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Vapor Lock?

Got a 1998 Caddy Deville with 133K on it. I have had this term thrown my way a couple of times when I have described what has happened to me numerous times between August & October. Traveling highway for about 25 miles letting the car sit for a full work day(about 9hrs) then the car overheat on me in less than 3 miles when I try to make the same 25 mile ride home.



Would it really be worth the investment to have the car go into a shop and have the engine work done being it would more than likely cost more that the car is worth to fix, or should I try trading the car in at a Carmax type dealership and move on.

Thanks!

Not sure today’s cars can vapor lock. However, overheating means you have a cooling system issue. Have you replaced thermostat? My first inclination would be that it is sticking intermittently.

That was the first thing that I had done…Overheated the very next monring.

Can we assume you have fresh coolant put in at the time of the thermostat change? If the coolant concentration is not sufficient for the temperatures you are experiencing, then icing of the cooling system might be occurring.

Have you changed the radiator cap and did/does this car have dexcool in it? If you had dexcool, there are some conditions that can cause it to gel up, though I believe that when this happens, it is full time, not intermittent.

If this could be the cause, then you may need a power flush of your cooling system, then a complete drain and refill with a “universal long life” coolant/water mixture. I normally do not recommend any kind of flushing of a cooling systems and certainly not a chemical flush, but in your case a power flush with a machine may well be justified. Just don’t use any flush chemicals. At least replace the radiator cap if you have not done so.

If the fans are turning on when it over heats and you are sure that the new thermostat is working ok then it may be time to replace the radiator as it may be clogged up. Also have the shop check the coolant for any exhaust gases in it. There may be a head gasket leak causing the coolant to get extra hot.

Yes fresh coolant was replaced when the new thermostat was put in. Icing? Do you mean letting the car sit for the time I am at work or overnight?

As far as I know dexcool has not been used in the car. Especially since I have had it(dec. 2009)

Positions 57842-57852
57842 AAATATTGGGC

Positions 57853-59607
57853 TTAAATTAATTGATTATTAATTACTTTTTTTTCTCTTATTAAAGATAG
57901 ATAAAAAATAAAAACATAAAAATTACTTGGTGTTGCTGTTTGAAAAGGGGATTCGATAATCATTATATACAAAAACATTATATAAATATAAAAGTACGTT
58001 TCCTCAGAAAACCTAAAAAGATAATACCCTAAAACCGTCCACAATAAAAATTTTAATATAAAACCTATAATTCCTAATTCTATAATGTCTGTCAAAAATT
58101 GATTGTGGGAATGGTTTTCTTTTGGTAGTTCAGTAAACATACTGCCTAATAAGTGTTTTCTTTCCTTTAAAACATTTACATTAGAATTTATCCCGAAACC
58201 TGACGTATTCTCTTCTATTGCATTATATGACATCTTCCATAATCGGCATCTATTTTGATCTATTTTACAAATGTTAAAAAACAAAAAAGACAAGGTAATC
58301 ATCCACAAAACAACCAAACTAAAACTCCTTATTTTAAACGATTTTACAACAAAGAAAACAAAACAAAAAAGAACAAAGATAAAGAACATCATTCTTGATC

I will have to check on the radiator cap idea. Dont know that it was a point looked at the car went to the shop any of the 3 times it went to the shop for the overheating.

I am not very savy when it comes to recognizing who or what type of mechanic or auto shop to have a “flush” done. Would a place that specializes in radiator/coolant systems suffice for what you have recomended, and would they possibly be able to diagnos without the engine coming apart?

I wonder if there is a air block somewhere in the system?

Vapor lock is not applicable here. That’s a term used on carburated to describe a specific fuel delivery system problem.

It sounds like you have a cooing system problem perhaps exascerbated by the engine compartment being heated up after shutting the engine down (a normal condition) and never really cooling down full while sitting in the sun. In short, a basic cooling system malfunction.

You’ll need to go through all the basics on this one; checking the radiator for flow, and for its ability to dissipate heat effectively and evenly (clogged tubes). This can all be done by any radiator shop.

The radiator cap can be easily tested…a better idea than simply replacing it in this case in order to know if it’s the cause of the problems.

The T-stat can also be easily tested.

Sometimes older hoses will seperate the inner liners from the outsides and the liners will collapse and restrict the flow of coolant. New hoses are cheap.

The pump can also be tested. The impellars can erode away and the pump no longer pump efficiently.

Lastly but not leastly, it’s a simple thing to do some preliminary tests for a headgasket leak. The coolant can be checked for the presence of hydrocarbons, and if bubbles are coming up through the radiator fill hole (cap off) while the engine is running that’s a pretty good indication that you may heva a blown headgasket. The combustion gasses blow through the hole and migrate up and out as bubbles.

With the exception of the headgasket, all of these tests and repairs of needed are affordable.